On Friday, the Turkish Lira slowed down but was still on the path towards its second straight week of gains after the central bank vowed to take a tough stance on inflation and increased its policy rate. In the meanwhile, the South Africa rand stayed steady, just ahead of its credit rating reviews. At 0858 GMT, there was a 0.6% decline in the value of the Lira, as it reached 7.5959 against the US dollar. Profit-taking had emerged a day after the Lira had reached a two-month high. As far as the overall week is concerned, the currency was set to make gains of almost 1% after it had rallied last week by a staggering 11%.
The central bank in Turkey fulfilled market expectations when it raised its key interest rate on Thursday by 475 basis points. The new rate is now 15% and the bank also vowed to sustain monetary tightening until they can achieve a ‘permanent fall’ in the current inflation. The increase in the interest rate is the sharpest it has been in the last two years and there is a possibility that it could halt the recovery of the economy from the damage wreaked by the global coronavirus pandemic.
However, there is also the possibility that it could provide support to the lira after the currency had hit record lows this year on worries about inflation, which has reached the double-digits and the dwindling forex reserves. Market analysts said that they were not expecting the Lira to rally overmuch now, and they expected that it would hold steady within the 7.50 to 7.60 range, against the US dollar for the next couple of months. Hence, it still remains an attractive investment for investors who don’t mind a little bit of carry. As far as the South African rand is concerned, it was wavering between negative and flat territory, before the expected credit rating reviews later in the day by S&P and Moody’s.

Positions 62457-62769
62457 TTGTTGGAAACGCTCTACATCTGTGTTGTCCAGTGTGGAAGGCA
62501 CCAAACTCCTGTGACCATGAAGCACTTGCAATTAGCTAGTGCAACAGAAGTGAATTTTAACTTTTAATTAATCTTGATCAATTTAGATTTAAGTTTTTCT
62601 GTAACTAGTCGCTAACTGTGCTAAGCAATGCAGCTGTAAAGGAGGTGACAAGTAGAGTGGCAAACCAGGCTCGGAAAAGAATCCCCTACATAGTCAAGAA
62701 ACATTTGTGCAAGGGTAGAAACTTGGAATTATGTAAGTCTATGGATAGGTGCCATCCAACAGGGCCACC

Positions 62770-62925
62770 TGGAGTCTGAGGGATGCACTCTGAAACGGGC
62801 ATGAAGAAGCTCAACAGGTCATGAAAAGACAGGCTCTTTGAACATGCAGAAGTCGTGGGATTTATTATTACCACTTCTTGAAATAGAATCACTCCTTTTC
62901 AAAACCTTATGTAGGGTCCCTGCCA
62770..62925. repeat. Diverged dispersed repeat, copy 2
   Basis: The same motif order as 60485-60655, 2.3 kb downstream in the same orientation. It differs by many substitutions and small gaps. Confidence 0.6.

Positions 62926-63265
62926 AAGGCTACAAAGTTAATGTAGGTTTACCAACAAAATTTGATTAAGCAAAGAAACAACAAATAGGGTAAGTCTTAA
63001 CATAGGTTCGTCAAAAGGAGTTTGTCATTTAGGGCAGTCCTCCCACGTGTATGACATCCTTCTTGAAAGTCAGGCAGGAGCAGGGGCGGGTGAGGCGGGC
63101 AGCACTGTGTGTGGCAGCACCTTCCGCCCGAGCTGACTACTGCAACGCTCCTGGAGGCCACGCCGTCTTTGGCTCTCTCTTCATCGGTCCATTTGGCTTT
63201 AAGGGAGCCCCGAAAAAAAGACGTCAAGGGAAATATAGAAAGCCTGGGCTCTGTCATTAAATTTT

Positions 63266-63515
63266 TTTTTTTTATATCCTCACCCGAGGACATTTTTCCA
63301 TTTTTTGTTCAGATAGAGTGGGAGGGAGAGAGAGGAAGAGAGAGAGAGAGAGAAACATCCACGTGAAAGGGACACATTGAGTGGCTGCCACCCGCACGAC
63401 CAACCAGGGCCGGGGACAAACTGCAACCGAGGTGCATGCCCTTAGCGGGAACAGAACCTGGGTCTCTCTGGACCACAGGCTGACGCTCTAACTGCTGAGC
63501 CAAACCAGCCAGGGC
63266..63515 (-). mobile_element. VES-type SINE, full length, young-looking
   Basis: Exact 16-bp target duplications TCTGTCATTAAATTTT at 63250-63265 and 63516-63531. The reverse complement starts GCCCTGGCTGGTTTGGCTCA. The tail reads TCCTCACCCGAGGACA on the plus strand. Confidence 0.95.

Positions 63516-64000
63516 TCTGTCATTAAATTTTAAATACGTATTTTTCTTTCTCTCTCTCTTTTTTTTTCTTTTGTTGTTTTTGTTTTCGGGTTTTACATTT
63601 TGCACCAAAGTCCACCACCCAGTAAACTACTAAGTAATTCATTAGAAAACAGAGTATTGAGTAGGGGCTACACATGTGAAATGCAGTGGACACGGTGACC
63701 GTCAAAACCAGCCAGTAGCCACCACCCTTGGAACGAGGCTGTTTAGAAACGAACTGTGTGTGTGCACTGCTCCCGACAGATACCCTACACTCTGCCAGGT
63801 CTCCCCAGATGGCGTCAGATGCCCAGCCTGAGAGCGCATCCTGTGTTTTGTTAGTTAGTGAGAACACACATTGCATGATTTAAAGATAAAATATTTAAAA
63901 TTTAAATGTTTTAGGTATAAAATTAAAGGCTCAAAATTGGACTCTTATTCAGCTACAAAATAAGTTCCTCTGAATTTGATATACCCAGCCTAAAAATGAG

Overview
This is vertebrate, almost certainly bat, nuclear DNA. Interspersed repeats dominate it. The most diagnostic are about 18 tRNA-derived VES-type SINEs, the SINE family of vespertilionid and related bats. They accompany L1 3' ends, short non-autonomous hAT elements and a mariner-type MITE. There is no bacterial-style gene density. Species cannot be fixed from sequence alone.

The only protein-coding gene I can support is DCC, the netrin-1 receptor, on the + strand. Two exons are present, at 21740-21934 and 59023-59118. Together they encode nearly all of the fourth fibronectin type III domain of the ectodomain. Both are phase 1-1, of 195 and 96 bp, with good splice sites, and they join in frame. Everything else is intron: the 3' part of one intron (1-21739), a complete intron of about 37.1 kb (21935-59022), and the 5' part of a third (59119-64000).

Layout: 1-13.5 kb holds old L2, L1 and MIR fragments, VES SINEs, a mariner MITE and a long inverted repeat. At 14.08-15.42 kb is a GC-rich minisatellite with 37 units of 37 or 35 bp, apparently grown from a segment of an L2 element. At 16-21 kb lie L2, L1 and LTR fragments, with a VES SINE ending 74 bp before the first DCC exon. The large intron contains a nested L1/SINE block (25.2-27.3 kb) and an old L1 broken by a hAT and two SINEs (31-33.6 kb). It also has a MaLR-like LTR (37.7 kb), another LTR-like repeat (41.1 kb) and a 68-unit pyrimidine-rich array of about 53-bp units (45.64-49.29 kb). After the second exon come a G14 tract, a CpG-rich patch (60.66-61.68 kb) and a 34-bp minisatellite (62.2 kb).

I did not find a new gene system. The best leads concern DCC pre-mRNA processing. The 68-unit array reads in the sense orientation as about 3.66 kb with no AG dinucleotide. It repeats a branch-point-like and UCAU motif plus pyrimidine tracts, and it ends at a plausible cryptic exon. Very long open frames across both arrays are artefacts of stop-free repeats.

Due to the comments made by Moody’s on the budget speech that was delivered last month by Tito Mboweni, the Finance Minister of South Africa, analysts cautioned that there was a risk of downgrading by the credit rating agency. Moody’s had stated that the budget introduced for South Africa did not provide any detail on when and how the policies will be implemented by the government for boosting economic growth, which means that public debt was likely to increase in the next few years.
There was a 0.4% surge in Russia’s rouble, which is in accordance with the increase in global crude prices, which are the top export of the country. There were also some improvements seen in emerging markets, with a 0.4% increase in the MSCI’s index of equities. On Friday, BofA said that inflows into global stocks in the previous two weeks had soared to $71.4 billion, which was led by US and emerging market stocks, as there was a surge in purchasing of shares due to the announcement of COVID-19 vaccines.